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NBI INVESTIGATION OF THE JAN. 6 KILLINGS IN ATIMONAN, QUEZON--TATAD

MANILA, FEBRUARY 18, 2013 (MANILA STANDARD) By Francisco S. Tatad - What used to be said only in whispers and what the pro-administration media seemed too embarrassed to touch is finally out—-that big time illegal gambling (jueteng), like big time smuggling, is alive and well in the supposedly incorrupt Aquino administration. Corruption and organized crime are dead; long live corruption and organized crime!

The revelation comes from the National Bureau of Investigation, which just concluded its investigation into the Jan. 6, 2013 killing of 13 individuals in the hands of a police-military contingent in Atimonan, Quezon. The NBI report is now in Malacanang awaiting action from President Benigno S. Aquino III.

The NBI disclosure comes on the heels of recent reports of massive nationwide smuggling appearing in the small independent wing of the largely pro-administration Manila press. The reports on smuggling, which include one extended analysis in this paper, have not been officially disputed or commented upon by the usually garrulous Malacanang spokespersons until now.

Not a word has been heard from Finance Secretary Cesar Purisima or Customs Commissioner Ruffy Biazon about the long-missing 2,000 containers (some sources now say the number has gone up by several thousands more), or the suggestion that both of them resign for their failure to curb smuggling.

According to leaked portions of the NBI report, the Atimonan killing arose from a quarrel over turf among jueteng operators. But why were the killers policemen and military men, rather than hired gunmen of the victims’ rivals? This needs a thorough explanation, and only by releasing the full report can it be explained.

The initial leak, limited though it was, must have been a complete blow to Malacañang. For like the big-time smugglers, the jueteng lords were supposed to have all disappeared when Aquino came to power, with his much ballyhooed “daang matuwid” (straight path).

With Aquino in charge, the big jueteng lords in Pampanga, Quezon and Batangas were supposed to have become mere shadows of the past, despite the unceasing undaunted exposes by Pangasinan’s Archbishop Emeritus Oscar V. Cruz in his blog, dutifully picked up by one small independent newspaper.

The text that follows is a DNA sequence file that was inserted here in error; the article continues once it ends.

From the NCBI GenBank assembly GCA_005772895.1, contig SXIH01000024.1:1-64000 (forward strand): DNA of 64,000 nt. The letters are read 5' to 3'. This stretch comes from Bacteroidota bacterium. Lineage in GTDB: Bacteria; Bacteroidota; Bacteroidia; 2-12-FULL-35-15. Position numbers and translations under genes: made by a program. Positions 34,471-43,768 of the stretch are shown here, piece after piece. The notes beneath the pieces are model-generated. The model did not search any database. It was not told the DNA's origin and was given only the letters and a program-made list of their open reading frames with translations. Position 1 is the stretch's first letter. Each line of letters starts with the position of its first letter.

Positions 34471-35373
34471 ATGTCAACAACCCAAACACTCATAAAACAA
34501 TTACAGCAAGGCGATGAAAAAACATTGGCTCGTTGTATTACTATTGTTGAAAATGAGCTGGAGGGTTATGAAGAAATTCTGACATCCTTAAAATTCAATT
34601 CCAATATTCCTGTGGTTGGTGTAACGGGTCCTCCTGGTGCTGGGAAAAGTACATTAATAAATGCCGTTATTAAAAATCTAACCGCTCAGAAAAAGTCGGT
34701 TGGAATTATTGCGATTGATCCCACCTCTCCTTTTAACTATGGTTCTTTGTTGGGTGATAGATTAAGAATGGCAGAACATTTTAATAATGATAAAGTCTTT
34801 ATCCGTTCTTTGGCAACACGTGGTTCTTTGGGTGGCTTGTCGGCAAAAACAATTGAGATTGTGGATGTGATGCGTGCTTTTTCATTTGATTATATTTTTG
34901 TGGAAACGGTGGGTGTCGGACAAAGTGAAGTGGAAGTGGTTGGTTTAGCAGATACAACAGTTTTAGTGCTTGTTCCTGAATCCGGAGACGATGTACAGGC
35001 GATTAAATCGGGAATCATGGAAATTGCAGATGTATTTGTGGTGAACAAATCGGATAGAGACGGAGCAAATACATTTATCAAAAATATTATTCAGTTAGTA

The leaked report proved the jueteng operators have not vanished at all but have instead grown in number. That this fact came to light after Aquino’s claims about his supposedly incorrupt administration have been badly tarnished by his own corrupt operations in Congress and by the undisputed reports on big time smuggling, make the thoughtful observer wonder how much longer Aquino could continue pretending he is running an incorrupt regime.

Despite some apparent effort to distance himself from some dark shadows of the past, Aquino appears to be hounded by something that happened during his late mother’s, President Cory Aquino’s, term. It was during her watch that legalized gambling became a major national government industry, and it was also during her term that illegal gambling began to flourish throughout the country. The small town lottery and the casinos were supposed to drive the illegal numbers game out of business, but they failed. They simply became the cover for more extensive jueteng operations. Widely believed to have been behind the illegal-behind-the-legal operations were people close to “Kamaganak, Inc.”

Although gambling casinos in the Philippines have since tried to rival those of Macau and other gambling centers elsewhere, illegal gambling remains a multi-billion peso industry. It remains one of the principal sources of corruption for the local police and politicians, especially during elections. More than that, jueteng operations appear to be so organized that in previous elections some national politicians were known to have used the jueteng collectors and runners as their most effective individual campaigners.

In 2001, while Aquino was still a congressman, a Senate expose on jueteng led to the botched impeachment trial and eventual street ouster of then President Joseph Ejercito “Erap” Estrada. Estrada spent a total of six and a half years in medical detention at the Veterans Memorial Hospital in Quezon City and under house arrest in his farm in Tanay, Rizal, before he was convicted by the Sandiganbayan on Sept. 12, 2007. He was subsequently pardoned by his former vice president and successor Gloria Macapagal Arroyo on Oct. 25, 2007. In 2010, he ran again for president, but lost to Aquino, with several other presidential candidates. He is running again—this time for Mayor of Manila, against his former protégé, the incumbent Mayor Alfredo Lim.